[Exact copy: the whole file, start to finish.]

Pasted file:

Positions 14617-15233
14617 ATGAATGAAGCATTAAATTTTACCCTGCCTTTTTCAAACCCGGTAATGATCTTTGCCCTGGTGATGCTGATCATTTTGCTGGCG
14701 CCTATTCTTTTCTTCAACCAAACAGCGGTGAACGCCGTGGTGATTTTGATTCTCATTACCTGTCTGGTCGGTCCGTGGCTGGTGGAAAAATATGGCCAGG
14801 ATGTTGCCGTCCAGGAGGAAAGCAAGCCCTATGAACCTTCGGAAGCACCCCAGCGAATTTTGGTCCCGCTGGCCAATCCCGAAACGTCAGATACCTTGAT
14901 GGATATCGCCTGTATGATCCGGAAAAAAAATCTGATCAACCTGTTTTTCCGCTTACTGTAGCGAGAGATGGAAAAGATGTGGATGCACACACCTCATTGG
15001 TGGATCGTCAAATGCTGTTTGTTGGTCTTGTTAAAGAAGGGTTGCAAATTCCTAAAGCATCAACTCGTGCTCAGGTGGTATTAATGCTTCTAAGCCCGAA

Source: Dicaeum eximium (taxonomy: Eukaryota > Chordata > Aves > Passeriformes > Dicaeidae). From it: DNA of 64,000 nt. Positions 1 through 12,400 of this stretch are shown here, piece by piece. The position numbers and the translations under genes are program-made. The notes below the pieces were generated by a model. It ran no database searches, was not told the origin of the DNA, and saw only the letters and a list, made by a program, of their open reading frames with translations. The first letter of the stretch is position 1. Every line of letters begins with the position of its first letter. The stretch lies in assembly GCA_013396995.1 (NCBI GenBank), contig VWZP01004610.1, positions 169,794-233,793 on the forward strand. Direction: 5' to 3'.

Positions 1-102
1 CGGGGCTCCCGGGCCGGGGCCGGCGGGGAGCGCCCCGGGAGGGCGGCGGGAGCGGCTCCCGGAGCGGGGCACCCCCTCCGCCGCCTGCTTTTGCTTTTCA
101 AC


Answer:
Positions 14617-15233
14617 ATGAATGAAGCATTAAATTTTACCCTGCCTTTTTCAAACCCGGTAATGATCTTTGCCCTGGTGATGCTGATCATTTTGCTGGCG
14701 CCTATTCTTTTCTTCAACCAAACAGCGGTGAACGCCGTGGTGATTTTGATTCTCATTACCTGTCTGGTCGGTCCGTGGCTGGTGGAAAAATATGGCCAGG
14801 ATGTTGCCGTCCAGGAGGAAAGCAAGCCCTATGAACCTTCGGAAGCACCCCAGCGAATTTTGGTCCCGCTGGCCAATCCCGAAACGTCAGATACCTTGAT
14901 GGATATCGCCTGTATGATCCGGAAAAAAAATCTGATCAACCTGTTTTTCCGCTTACTGTAGCGAGAGATGGAAAAGATGTGGATGCACACACCTCATTGG
15001 TGGATCGTCAAATGCTGTTTGTTGGTCTTGTTAAAGAAGGGTTGCAAATTCCTAAAGCATCAACTCGTGCTCAGGTGGTATTAATGCTTCTAAGCCCGAA

Source: Dicaeum eximium (taxonomy: Eukaryota > Chordata > Aves > Passeriformes > Dicaeidae). From it: DNA of 64,000 nt. Positions 1 through 12,400 of this stretch are shown here, piece by piece. The position numbers and the translations under genes are program-made. The notes below the pieces were generated by a model. It ran no database searches, was not told the origin of the DNA, and saw only the letters and a list, made by a program, of their open reading frames with translations. The first letter of the stretch is position 1. Every line of letters begins with the position of its first letter. The stretch lies in assembly GCA_013396995.1 (NCBI GenBank), contig VWZP01004610.1, positions 169,794-233,793 on the forward strand. Direction: 5' to 3'.

Positions 1-102
1 CGGGGCTCCCGGGCCGGGGCCGGCGGGGAGCGCCCCGGGAGGGCGGCGGGAGCGGCTCCCGGAGCGGGGCACCCCCTCCGCCGCCTGCTTTTGCTTTTCA
101 AC